Jennica is sitting on the living floor playing with my neighbour's cat. Our weekly planning meetings during the pandemic are becoming an increasingly creative balance of work and life commitments. This week, cat-sitting and strategic planning are combined task. While starting a new business in the midst of a global crisis is far from an ideal circumstance, we continue to find joy in all the small and surprising things. In this case, strategic planning with an enthusiastic cat is as good a reason as any to celebrate how far we’ve come.
As she pulls a piece of string across the floor to tease Tomatillo, Jennica reminisces about all the falling dominos that led to this moment.
It certainly didn’t start as a company. It started with a professional allyship.
Jennica laughs. She recalls countless conversations over the last few years that started with a crisis and quickly dissolved into a rich reflection about what could be different.
Starting an arts-based consulting firm was not where Jennica expected to be in this particular moment. Before moving to Vancouver, starting grad school, and meeting me, Jennica fell into the world of theatre. This happy accident set off a trail of surprising dominos.
I remember knocking on your office door and saying, "Um, the world is on fire again."
I would knock on your door. You would knock on my door. The conversation was always the same. What if ____ was just different? That’s how it started. And, then the question changed. What if we just did something differently? What if all those things we wanted done differently – what if we made it happen? That’s when this alliance got interesting.
It was entirely by accident. I was afraid of art. I can’t define it. It doesn’t have a clear goal. As a math person, I was deeply afraid. So, I didn’t intentionally seek it out.
Jennica explains that she was already working as an evaluator in Toronto when a close friend, who created a play, called in a favour.
My friend's play was about a difficult topic – not the kind of thing you casually talk about. She wanted to evaluate it. So, I watched the show numerous times, and I watched the audiences react. After, I facilitated conversations with audiences about how they experienced the performance. What happened blew me away. Audiences genuinely wanted to talk. They didn’t want to sidestep or make excuses. They wanted to learn more about their responsibilities and how to do better. I had seen so many academic lectures on the same topic, but never before had I seen such genuine interest in talking and problem-solving.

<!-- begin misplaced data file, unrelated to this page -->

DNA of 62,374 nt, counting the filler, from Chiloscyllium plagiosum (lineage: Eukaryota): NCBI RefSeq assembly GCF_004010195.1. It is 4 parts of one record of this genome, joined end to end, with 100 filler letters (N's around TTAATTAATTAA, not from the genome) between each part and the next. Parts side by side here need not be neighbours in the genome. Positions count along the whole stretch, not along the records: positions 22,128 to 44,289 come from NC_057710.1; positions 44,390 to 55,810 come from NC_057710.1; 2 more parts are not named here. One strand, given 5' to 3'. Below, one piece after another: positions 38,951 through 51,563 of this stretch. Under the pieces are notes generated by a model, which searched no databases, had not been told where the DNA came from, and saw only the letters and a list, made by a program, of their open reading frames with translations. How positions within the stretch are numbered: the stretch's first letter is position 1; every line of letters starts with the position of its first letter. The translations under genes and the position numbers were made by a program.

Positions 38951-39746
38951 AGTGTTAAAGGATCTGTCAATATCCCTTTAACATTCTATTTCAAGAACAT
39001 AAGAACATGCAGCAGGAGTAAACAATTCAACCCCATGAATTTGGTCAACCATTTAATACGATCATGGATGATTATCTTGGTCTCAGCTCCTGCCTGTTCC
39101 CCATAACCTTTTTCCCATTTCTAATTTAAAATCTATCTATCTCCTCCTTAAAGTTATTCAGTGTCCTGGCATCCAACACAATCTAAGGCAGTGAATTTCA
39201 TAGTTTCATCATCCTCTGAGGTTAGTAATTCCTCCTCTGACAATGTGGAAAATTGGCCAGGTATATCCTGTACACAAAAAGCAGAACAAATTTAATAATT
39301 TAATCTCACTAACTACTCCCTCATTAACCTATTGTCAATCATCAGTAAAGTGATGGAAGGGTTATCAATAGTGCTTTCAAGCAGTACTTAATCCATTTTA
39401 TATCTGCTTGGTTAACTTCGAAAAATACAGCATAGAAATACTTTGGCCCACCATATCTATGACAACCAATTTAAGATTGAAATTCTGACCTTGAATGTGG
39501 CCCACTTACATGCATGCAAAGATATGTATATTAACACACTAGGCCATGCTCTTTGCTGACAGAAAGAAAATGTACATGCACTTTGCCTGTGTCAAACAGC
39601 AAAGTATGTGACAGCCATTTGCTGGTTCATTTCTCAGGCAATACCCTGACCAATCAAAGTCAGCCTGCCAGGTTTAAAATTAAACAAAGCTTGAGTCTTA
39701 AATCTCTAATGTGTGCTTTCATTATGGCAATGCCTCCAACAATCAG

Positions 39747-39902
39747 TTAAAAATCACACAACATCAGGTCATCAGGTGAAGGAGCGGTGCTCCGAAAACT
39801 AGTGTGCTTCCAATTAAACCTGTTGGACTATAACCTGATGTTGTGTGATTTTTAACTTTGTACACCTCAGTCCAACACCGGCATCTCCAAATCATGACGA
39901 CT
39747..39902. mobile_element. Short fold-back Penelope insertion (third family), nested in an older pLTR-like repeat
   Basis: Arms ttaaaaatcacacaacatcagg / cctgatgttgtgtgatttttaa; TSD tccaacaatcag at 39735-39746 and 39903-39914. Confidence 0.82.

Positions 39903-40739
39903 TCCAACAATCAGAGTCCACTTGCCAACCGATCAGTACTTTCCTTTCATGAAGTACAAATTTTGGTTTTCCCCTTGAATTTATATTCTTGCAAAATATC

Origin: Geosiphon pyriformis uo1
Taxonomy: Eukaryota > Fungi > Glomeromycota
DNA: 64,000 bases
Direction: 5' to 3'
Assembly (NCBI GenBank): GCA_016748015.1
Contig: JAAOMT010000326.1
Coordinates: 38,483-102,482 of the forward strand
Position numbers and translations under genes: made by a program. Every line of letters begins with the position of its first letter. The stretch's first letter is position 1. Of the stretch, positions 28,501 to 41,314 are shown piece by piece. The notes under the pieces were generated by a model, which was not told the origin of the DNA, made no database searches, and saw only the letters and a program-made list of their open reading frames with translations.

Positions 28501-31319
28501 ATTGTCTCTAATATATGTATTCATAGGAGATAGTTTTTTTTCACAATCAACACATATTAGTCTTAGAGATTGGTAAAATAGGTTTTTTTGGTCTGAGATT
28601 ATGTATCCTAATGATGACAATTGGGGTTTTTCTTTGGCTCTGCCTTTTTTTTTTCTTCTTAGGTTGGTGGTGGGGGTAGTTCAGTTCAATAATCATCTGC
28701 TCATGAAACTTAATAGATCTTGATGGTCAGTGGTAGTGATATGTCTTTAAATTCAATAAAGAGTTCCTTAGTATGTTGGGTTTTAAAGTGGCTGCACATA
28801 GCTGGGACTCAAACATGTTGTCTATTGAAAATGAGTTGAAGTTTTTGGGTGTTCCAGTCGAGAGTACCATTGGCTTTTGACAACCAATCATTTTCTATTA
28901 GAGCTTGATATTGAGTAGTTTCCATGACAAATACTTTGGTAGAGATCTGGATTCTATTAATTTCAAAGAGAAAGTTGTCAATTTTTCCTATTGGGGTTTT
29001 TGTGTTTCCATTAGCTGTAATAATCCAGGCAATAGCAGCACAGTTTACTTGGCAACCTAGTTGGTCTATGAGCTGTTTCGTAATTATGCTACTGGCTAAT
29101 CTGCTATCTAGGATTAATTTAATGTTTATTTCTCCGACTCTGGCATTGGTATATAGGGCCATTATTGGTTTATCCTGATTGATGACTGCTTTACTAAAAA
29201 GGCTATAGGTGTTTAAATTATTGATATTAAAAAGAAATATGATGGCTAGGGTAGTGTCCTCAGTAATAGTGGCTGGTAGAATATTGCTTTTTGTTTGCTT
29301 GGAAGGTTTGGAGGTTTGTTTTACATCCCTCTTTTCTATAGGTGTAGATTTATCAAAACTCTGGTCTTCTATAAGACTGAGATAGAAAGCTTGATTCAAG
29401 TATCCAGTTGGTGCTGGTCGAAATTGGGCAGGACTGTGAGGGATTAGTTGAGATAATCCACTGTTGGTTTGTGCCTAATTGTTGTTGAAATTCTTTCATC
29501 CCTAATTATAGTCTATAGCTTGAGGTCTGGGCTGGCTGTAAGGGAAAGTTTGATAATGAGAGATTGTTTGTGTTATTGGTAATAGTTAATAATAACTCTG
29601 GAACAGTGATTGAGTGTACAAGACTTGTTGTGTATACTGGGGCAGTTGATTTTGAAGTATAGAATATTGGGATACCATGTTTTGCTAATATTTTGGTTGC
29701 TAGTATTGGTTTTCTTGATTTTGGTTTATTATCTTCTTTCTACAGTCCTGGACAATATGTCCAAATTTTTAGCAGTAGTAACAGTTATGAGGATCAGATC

Jennica’s face lights up as she talks about the world of Research-Based Theatre. She gushes about her current ideas to balance research priorities with the theatre aesthetics. Setting effective goals (Jennica’s very favourite thing), is how she envisions combining clear research priorities with the natural chaos of production and collaborations. And, it wouldn’t be a Jennica idea without a context-specific example of what she means. She tells me about health interventions and her dream of producing community-led shows.
I deeply want us to move towards projects that honour grounded expertise. Living something is valuable. The kinds of expertise that come from living something and studying something aren’t comparable. One isn’t more valuable than another. So, it doesn’t make sense to me that there are so many projects where researchers set the goals alone. I would love to use theatre to transform patient engagement, so that their priorities, wisdom, and creativity take centre stage.
As Tomatillo curls up in a nearby box, we focus back on the task at hand and map out action items for the upcoming week. We giggle over how easy it is to divide tasks. Jennica will obviously take a stab at website analytics and assorted tech things I barely understand. SEOs? Clearly, I will be writing this blog.
While on the subject of the website, Jennica inserts an opportunity for evaluation. There is always an opportunity for evaluation, a sentiment I continue to learn from her.
If I’m being totally honest, our first website was a colossal failure.
Jennica looks at me with a kind expression. As her features soften, I recognized the look that means truth is coming.
We sank a ton of time into our first website. In the excitement of getting this company started, we wrote our website like our business plan. It was clunky and confusing. Instead of explaining what we do, we over-explained why we want to do it.
I nod. I cherish the shorthand we have developed over the years. No sugar coating. Just total honesty about what works and what doesn’t. And, the first website was terrible. It was the result of a steep learning curve. So, I actually kind of love that we just scrapped the whole thing and started fresh. Still not perfect. But, perfect is never our goal.
We’ve come a long way…
Jennica reminds me of what we managed to pull off in such a short period of time - and during a pandemic.
AND is what happens when you smoosh two people together, who share all of the same values and none of the same skills. We approach problem-solving differently. But, no matter what, we get to trust in the process and the results are really good.
With that, we have a strategic plan – at least for a little while longer. And, a first blog post.